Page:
Description: This short course introduces basic computational environments and tools to graduate students with limited prior experience. It will provide an introduction to UNIX systems, software compilation / installation, cluster job management as well as data formats, management, and visualization. A brief introduction to scripting programming languages will also be presented.
Course Goals: Students enrolled in the class will develop skills to accelerate their research in computational research environments. Topics will include an intensive introduction to (a) UNIX systems and software management, (b) data processing and simple programming, (c) data formats and visualization, and (d) software version and cluster control. This training will provide a computational foundation that will allow students to focus on the theoretical and biological aspects of their research.
Competencies: After completing this class, students are expected to be able to attain the following competencies:
Navigate and organize UNIX files and folders
Compile and install software in UNIX environments
Understand basic programming data structures and processes
Create simple scripts to manage and analyze data
Utilize and apply popular file formats to modern large-scale data sets
Apply proper visualization tools and strategies to view data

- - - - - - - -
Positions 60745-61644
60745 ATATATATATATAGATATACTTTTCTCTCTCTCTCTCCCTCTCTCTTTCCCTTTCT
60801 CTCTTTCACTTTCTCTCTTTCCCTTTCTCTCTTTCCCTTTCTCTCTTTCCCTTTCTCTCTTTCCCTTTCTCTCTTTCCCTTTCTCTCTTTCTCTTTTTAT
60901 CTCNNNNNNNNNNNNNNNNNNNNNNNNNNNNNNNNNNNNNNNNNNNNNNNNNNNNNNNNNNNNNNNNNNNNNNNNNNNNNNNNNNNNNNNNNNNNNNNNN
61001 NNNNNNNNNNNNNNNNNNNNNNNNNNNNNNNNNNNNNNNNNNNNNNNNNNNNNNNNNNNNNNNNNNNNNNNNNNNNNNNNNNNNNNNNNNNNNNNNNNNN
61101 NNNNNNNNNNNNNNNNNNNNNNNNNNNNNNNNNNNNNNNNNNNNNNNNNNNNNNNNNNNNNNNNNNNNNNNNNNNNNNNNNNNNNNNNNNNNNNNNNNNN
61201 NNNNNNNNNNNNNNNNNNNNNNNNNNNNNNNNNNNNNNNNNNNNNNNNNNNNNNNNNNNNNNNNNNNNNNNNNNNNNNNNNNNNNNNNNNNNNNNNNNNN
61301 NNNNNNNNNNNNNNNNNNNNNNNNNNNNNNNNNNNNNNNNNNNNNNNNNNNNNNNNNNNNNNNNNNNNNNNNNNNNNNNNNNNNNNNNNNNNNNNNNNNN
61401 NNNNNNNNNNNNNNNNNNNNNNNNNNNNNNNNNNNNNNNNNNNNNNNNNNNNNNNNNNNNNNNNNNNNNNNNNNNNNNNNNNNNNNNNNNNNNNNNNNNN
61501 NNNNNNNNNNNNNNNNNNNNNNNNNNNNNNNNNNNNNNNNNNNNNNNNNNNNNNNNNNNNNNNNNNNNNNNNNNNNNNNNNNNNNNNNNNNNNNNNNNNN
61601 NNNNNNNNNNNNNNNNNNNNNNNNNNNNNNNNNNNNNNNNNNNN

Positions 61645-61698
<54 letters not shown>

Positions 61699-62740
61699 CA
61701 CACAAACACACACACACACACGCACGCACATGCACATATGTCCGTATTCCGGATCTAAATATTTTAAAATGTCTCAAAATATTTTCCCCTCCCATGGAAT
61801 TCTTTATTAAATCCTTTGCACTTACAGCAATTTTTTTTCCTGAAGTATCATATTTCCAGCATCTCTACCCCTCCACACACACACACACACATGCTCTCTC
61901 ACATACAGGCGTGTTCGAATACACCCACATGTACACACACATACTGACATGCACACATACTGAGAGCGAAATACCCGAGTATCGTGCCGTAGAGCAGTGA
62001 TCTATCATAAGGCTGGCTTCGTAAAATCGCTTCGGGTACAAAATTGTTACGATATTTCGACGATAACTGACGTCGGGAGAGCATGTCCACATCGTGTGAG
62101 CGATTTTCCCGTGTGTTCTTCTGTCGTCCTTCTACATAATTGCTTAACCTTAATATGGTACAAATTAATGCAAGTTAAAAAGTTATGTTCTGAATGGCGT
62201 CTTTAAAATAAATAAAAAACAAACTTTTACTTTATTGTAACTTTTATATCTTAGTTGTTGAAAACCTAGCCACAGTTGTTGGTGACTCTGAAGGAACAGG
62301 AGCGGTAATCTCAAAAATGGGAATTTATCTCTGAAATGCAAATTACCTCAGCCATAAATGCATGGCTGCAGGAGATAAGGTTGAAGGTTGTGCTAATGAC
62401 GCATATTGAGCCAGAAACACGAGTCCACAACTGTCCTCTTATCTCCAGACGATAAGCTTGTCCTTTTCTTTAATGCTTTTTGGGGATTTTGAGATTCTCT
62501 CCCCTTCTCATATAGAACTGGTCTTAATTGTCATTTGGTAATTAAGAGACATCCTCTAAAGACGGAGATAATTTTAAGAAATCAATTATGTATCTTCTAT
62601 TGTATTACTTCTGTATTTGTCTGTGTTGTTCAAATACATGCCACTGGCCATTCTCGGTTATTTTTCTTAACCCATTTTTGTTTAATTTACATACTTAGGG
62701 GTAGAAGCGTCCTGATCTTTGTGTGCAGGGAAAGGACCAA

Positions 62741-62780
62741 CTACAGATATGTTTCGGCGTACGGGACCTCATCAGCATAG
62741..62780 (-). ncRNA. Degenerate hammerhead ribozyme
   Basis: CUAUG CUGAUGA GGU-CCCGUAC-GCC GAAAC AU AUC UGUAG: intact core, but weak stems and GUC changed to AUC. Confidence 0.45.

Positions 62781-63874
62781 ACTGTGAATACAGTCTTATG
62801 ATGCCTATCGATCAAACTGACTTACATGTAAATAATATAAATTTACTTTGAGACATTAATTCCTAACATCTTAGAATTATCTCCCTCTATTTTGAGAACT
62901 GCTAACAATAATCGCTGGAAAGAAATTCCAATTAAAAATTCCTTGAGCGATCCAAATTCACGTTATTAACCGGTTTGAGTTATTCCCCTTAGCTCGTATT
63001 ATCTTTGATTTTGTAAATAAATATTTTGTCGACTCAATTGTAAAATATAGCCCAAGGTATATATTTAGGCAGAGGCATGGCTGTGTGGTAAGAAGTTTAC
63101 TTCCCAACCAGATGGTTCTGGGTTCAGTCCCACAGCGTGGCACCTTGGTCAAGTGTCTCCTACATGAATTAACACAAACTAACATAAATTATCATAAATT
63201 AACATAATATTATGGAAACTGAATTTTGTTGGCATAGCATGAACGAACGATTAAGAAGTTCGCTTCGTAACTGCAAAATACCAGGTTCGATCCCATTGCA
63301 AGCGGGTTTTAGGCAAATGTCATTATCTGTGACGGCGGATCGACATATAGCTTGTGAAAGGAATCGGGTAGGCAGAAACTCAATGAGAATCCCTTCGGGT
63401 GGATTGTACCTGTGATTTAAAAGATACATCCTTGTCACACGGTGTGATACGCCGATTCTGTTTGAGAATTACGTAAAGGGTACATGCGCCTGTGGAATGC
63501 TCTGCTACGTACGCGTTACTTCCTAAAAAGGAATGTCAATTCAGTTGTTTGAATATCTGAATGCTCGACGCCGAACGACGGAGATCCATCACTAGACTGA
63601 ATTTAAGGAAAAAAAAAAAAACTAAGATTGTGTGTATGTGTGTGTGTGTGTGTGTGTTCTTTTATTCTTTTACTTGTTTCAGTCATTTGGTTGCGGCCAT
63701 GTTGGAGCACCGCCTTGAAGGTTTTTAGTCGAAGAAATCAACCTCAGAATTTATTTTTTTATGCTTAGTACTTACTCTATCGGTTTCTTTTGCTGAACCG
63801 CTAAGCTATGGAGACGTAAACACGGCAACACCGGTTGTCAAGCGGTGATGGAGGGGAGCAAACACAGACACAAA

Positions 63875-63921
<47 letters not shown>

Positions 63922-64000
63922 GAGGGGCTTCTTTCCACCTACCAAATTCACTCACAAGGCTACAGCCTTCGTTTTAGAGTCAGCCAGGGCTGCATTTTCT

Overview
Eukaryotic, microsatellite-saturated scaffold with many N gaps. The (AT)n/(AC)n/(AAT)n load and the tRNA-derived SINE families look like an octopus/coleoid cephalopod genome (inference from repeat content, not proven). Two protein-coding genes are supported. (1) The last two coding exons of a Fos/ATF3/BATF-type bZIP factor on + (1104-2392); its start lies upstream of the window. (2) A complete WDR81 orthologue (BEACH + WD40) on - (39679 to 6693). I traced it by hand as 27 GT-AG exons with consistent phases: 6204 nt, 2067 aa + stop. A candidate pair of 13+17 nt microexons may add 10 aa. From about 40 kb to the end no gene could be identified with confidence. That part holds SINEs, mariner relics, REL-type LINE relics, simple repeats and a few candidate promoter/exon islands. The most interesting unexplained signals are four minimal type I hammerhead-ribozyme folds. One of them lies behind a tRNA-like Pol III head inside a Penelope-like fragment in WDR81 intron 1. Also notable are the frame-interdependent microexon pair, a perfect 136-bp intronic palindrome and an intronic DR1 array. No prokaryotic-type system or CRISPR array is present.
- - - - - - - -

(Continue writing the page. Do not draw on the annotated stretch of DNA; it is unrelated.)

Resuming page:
Utilize software versioning technologies for documenting and organizing software
Utilize high-throughput computing clusters for parallel data processing
This course is cross-listed with Biostat 606 = HG 606 = Bioinfo 606.
Description: A survey of key algorithms for statistical computing and its applications in Biostatistics. The course will cover fundamental computational techniques for dynamic programming, sorting, and searching, as well statistical methods for random number generation, numerical integration, function optimization, Markov-Chain Monte Carlo, and the E-M algorithm. Enables students to understand numerical results produced by a computer and to implement their own statistical methods.
Prerequisites: BIOSTAT601, BIOSTAT602 and BIOSTAT615 or equiv and proficiency in C++
Description: Modern numerical analysis for statisticians. Combination of theory and practical computational examples illustrating the current trends in numerical analysis relevant to probability and statistics. Topics choose from numerical linear algebra, optimization theory, quadrature methods, splines, and Markov chains. Emphasis on newer techniques such as quasi-random methods of integration, the EM algorithm and its variants, and hidden Markov chains. Applications as time permits to areas such as genetic and medical imaging.